BackgroundCurrent clinical testing methods used to uncover the genetic basis of rare disease have inherent limitations, which can lead to causative pathogenic variants being missed. Within the rare disease arm of the 100 000 Genomes Project (100kGP), families were recruited under the clinical indication 'single autosomal recessive mutation in rare disease'. These participants presented with strong clinical suspicion for a specific autosomal recessive disorder, but only one suspected pathogenic variant had been identified through standard-of-care testing. Whole genome sequencing (WGS) aimed to identify cryptic 'second-hit' variants.MethodsTo investigate the 31 families with available data that remained unsolved following formal review within the 100kGP, SVRare was used to aggregate structural variants present in <1% of 100kGP participants. Small variants were assessed using population allele frequency data and SpliceAI. Literature searches and publicly available online tools were used for further annotation of pathogenicity.ResultsUsing these strategies, 8/31 cases were solved, increasing the overall diagnostic yield of this cohort from 10/41 (24.4%) to 18/41 (43.9%). Exemplar cases include a patient with cystic fibrosis harbouring a novel exonic LINE1 insertion in CFTR and a patient with generalised arterial calcification of infancy with complex interlinked duplications involving exons 2-6 of ENPP1. Although ambiguous by short-read WGS, the ENPP1 variant structure was resolved using optical genome mapping and RNA analysis.ConclusionSystematic examination of cryptic variants across a multi-disease cohort successfully identifies additional pathogenic variants. WGS data analysis in autosomal recessive rare disease should consider complex structural and small intronic variants as potentially pathogenic second hits.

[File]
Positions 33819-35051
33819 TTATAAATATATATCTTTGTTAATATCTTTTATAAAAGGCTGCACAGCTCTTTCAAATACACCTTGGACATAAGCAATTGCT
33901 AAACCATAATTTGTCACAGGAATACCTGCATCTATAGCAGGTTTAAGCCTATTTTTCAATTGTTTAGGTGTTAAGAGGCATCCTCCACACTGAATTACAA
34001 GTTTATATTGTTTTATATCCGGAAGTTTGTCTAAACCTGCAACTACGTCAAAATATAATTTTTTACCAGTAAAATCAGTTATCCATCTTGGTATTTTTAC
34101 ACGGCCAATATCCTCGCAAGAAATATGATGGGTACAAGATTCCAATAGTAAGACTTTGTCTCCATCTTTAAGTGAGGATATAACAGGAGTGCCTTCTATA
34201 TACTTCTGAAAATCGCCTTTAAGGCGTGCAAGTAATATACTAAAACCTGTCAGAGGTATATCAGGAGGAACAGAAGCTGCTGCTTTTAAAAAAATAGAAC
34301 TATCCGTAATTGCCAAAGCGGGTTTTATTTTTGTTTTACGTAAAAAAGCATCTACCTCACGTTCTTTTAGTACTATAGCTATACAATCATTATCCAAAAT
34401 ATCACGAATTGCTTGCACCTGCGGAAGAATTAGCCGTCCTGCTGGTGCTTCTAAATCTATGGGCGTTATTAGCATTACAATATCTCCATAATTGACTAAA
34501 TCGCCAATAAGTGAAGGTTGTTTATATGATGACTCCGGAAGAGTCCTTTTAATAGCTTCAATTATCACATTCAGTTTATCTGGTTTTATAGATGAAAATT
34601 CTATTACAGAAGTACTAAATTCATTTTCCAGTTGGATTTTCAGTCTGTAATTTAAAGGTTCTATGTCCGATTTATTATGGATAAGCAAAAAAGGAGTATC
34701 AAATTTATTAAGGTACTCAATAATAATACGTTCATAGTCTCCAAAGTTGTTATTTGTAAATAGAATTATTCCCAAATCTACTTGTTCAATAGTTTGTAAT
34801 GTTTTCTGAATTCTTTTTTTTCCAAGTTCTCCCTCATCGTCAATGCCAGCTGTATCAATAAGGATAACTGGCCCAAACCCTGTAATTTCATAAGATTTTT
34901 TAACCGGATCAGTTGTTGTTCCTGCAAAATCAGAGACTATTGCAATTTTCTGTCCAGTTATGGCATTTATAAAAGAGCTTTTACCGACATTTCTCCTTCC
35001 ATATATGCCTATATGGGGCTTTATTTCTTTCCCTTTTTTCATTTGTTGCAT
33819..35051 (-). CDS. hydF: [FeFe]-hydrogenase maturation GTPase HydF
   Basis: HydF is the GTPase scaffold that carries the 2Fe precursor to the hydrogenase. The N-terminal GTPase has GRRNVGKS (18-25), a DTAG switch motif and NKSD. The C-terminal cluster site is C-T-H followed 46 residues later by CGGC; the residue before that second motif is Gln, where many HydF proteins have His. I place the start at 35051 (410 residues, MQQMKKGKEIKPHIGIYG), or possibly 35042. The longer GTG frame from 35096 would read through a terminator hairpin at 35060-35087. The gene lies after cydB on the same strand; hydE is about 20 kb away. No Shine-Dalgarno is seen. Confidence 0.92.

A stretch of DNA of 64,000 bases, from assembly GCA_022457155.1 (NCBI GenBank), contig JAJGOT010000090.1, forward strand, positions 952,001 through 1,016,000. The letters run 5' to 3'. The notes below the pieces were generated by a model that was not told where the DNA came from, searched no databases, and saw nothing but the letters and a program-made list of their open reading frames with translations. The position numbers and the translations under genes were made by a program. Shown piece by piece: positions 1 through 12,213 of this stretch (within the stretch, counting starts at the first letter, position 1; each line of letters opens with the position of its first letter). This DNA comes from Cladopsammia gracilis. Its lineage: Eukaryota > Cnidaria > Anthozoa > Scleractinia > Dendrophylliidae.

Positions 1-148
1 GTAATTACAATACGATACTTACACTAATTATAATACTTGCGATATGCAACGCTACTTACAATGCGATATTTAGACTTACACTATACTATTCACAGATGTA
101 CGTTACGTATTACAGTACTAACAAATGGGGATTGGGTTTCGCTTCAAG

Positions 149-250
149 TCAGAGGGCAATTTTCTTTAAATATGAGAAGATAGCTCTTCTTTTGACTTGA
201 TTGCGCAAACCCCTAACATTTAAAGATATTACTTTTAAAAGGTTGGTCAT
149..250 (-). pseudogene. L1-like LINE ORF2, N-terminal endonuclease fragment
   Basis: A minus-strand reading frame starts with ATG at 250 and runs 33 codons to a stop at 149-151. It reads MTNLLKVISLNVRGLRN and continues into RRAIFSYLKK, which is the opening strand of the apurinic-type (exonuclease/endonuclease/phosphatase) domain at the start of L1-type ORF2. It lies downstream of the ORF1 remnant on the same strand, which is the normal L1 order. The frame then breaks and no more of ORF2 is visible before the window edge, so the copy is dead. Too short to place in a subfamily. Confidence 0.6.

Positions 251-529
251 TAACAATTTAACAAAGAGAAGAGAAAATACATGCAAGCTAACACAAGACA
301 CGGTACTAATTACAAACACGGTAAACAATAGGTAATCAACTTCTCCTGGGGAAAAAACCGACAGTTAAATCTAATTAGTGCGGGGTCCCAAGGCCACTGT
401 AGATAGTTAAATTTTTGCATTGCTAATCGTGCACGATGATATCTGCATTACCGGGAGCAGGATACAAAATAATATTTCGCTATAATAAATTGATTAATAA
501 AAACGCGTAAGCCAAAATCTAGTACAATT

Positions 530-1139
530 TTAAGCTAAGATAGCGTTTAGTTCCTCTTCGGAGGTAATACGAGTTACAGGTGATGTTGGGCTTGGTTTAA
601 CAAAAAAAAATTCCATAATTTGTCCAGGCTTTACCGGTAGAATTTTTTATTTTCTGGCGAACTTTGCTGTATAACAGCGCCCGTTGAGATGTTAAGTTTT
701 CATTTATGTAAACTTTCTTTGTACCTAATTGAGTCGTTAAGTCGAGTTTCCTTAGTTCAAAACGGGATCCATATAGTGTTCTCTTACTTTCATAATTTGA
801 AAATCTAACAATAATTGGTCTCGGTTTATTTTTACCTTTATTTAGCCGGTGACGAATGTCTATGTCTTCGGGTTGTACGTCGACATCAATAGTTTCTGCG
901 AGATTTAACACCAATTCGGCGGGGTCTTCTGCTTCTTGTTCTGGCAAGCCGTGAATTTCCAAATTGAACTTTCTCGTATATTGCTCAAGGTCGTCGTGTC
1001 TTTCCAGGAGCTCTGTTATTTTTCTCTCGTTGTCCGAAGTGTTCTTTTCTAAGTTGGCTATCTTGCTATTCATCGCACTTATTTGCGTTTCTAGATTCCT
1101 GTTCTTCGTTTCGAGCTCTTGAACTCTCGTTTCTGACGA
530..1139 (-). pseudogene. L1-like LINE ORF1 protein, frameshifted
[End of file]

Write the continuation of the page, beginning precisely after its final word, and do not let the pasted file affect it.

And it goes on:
Journal of medical genetics
Wellcome Centre for Human Genetics, NIHR Oxford Biomedical Research Centre, University of Oxford, Oxford, UK.
Genomics England Research Consortium